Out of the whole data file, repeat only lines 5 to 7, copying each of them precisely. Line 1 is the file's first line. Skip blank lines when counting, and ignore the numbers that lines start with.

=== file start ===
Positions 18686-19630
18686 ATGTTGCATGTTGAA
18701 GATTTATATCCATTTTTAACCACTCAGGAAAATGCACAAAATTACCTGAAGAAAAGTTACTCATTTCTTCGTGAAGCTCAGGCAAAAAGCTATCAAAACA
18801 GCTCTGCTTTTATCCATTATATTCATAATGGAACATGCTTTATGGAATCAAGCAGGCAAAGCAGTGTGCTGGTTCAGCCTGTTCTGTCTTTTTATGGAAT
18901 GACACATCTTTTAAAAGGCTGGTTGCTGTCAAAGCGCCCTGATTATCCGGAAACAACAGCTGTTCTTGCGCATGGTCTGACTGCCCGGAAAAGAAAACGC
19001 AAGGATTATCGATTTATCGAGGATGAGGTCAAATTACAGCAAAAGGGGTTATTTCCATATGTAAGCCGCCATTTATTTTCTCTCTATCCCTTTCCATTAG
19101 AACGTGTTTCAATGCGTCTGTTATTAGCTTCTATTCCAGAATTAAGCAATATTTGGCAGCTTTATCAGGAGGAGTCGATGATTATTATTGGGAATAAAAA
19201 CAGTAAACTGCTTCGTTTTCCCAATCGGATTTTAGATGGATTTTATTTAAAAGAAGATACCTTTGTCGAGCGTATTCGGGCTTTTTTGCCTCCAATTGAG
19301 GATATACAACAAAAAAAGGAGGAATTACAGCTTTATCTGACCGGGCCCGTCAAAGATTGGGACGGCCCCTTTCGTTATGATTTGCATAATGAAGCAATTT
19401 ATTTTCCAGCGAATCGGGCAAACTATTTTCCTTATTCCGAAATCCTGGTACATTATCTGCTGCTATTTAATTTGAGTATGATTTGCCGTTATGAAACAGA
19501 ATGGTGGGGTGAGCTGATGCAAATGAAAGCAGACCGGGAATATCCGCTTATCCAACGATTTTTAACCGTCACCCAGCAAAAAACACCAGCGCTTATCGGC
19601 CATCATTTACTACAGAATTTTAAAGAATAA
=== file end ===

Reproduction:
18901 GACACATCTTTTAAAAGGCTGGTTGCTGTCAAAGCGCCCTGATTATCCGGAAACAACAGCTGTTCTTGCGCATGGTCTGACTGCCCGGAAAAGAAAACGC
19001 AAGGATTATCGATTTATCGAGGATGAGGTCAAATTACAGCAAAAGGGGTTATTTCCATATGTAAGCCGCCATTTATTTTCTCTCTATCCCTTTCCATTAG
19101 AACGTGTTTCAATGCGTCTGTTATTAGCTTCTATTCCAGAATTAAGCAATATTTGGCAGCTTTATCAGGAGGAGTCGATGATTATTATTGGGAATAAAAA